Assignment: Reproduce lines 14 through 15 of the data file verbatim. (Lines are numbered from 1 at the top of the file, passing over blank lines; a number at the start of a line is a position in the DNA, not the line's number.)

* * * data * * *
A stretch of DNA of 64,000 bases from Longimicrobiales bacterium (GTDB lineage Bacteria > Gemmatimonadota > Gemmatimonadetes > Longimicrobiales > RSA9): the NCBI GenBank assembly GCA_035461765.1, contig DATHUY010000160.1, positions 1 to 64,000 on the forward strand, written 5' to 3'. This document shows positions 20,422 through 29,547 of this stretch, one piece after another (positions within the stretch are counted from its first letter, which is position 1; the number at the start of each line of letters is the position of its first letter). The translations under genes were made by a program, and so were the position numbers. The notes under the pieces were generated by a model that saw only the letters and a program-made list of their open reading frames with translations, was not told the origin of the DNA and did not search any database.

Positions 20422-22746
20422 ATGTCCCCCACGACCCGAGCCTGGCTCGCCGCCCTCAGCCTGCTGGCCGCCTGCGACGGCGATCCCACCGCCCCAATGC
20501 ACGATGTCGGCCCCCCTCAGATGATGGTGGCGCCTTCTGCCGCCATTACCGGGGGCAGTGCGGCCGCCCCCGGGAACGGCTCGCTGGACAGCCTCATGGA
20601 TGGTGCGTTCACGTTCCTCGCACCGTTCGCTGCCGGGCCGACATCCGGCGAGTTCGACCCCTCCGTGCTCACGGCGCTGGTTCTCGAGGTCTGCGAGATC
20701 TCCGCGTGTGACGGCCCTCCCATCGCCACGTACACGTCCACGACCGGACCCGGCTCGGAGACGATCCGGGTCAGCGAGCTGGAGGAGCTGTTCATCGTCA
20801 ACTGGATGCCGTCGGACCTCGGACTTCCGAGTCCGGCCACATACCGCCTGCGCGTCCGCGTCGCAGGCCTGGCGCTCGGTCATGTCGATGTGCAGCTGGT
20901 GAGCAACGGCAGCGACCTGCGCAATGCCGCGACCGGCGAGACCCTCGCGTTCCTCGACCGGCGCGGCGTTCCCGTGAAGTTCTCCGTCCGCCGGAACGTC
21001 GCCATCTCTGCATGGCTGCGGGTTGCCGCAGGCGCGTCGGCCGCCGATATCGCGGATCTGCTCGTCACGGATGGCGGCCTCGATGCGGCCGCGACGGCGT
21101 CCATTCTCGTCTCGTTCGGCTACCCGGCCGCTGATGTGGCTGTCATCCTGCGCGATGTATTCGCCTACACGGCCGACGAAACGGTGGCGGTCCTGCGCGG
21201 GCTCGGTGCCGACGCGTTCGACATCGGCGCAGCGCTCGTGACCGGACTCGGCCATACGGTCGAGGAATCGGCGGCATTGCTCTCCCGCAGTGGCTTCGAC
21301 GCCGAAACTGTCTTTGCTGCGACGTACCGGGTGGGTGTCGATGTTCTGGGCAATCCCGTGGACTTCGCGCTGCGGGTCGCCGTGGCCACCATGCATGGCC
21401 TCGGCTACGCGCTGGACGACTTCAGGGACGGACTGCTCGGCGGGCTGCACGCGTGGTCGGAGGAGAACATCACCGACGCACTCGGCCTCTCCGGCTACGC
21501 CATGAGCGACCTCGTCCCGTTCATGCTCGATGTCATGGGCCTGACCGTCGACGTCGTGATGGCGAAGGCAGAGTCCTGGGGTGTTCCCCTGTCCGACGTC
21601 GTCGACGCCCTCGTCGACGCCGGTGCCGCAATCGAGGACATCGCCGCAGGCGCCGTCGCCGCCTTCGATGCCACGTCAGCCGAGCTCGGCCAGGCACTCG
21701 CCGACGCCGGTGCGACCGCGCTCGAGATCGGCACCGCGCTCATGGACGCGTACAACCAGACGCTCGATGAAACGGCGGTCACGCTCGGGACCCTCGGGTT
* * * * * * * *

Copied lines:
21501 CATGAGCGACCTCGTCCCGTTCATGCTCGATGTCATGGGCCTGACCGTCGACGTCGTGATGGCGAAGGCAGAGTCCTGGGGTGTTCCCCTGTCCGACGTC
21601 GTCGACGCCCTCGTCGACGCCGGTGCCGCAATCGAGGACATCGCCGCAGGCGCCGTCGCCGCCTTCGATGCCACGTCAGCCGAGCTCGGCCAGGCACTCG